Kelly Writers House hosts Dylan Song Symposium

The Daily Pennsylvanian
October 20, 2011

At 6 p.m. sharp, Faculty Director of the Kelly Writers House Al Filreis took the microphone. “Thing is, we start on time. Bob Dylan never started on time, but we start on time.”

There was appreciative laughter from the audience as Filreis introduced the Dylan Song Symposium — an event organized in honor of Bob Dylan’s 70th birthday earlier this year.

Students, faculty and Philadelphians gathered to hear nine “Dylanologists” — three faculty, a few of their friends, two alumni and one current student — comment on one of the musician’s songs. Some even gave live renditions of their chosen song.

Though the speakers and audience members alike were all Dylan fans, the conversation revolved around some of what most would agree was the worst of Dylan’s work. As Alan Light, formerly a critic for Rolling Stone and editor-in-chief of both VIBE and Spin, put it, you know you’re a Dylan fan when you “leap to the defense of an album you know is really bad.”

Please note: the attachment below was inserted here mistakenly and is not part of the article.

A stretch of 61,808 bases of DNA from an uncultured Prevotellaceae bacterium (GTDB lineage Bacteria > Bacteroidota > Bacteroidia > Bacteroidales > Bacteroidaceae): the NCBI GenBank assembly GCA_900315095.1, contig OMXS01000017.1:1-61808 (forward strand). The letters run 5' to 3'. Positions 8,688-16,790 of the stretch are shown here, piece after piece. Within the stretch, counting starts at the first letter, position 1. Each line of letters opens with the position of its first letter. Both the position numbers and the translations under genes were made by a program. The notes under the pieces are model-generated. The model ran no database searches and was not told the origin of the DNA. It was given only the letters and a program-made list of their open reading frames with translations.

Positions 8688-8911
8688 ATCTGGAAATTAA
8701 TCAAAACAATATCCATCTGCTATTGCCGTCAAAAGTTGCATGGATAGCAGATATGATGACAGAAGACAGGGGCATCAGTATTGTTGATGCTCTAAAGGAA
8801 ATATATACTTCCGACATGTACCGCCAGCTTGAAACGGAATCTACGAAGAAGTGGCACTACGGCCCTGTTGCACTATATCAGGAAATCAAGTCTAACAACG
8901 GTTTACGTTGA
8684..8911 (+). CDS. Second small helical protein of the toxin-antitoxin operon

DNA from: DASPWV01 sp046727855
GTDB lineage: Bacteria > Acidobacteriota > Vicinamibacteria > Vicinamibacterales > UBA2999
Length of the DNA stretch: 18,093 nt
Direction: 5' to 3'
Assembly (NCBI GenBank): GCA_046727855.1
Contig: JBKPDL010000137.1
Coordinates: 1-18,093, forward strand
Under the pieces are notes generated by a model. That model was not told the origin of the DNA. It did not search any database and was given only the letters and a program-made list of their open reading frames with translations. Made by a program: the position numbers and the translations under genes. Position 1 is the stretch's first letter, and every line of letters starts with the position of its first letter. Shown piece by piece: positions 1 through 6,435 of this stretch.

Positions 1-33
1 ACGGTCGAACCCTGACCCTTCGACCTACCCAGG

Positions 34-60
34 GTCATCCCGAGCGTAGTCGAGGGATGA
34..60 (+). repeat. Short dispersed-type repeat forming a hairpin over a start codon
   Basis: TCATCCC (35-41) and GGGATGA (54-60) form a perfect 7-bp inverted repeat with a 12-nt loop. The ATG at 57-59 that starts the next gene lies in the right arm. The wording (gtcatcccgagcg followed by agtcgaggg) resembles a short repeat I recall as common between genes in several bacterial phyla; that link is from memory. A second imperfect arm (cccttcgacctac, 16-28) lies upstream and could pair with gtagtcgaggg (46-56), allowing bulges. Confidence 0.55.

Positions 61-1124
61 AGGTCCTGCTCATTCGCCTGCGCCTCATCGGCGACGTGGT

Light chose “Where Are You Tonight?” the last song off of Dylan’s critically panned 1978 album Street-Legal, which a friend of his described as a “messed-up mariachi record.” Despite this, Light found that it was “impossible not to feel Dylan’s struggle” as the song reaches its apex. “Sometimes the imperfect moments are the ones where his myth becomes invisible, with no secrets to conceal,” he said.

For such a notoriously elusive artist, such moments of transparency are incredibly rare. English professor Anthony DeCurtis pointed out that the song he chose for the evening, “The Groom’s Still Waiting at the Altar,” has two different sets of official lyrics, as if Dylan wished for the audio and written versions each to be “just one interpretation” of the song. “So Dylan,” he added.

This desire to escape categorization has contributed to the richness of Dylan’s work, opening it up to endless discussion. “He morphs,” Filreis said. “He’s got a shifting identity.”

Even in the discussion of Bob Dylan’s more questionable works, the underlying tone was laudatory. As Classical Studies professor and Associate Dean of Graduate Studies Ralph Rosen put it, “Who are we to second-guess the master?”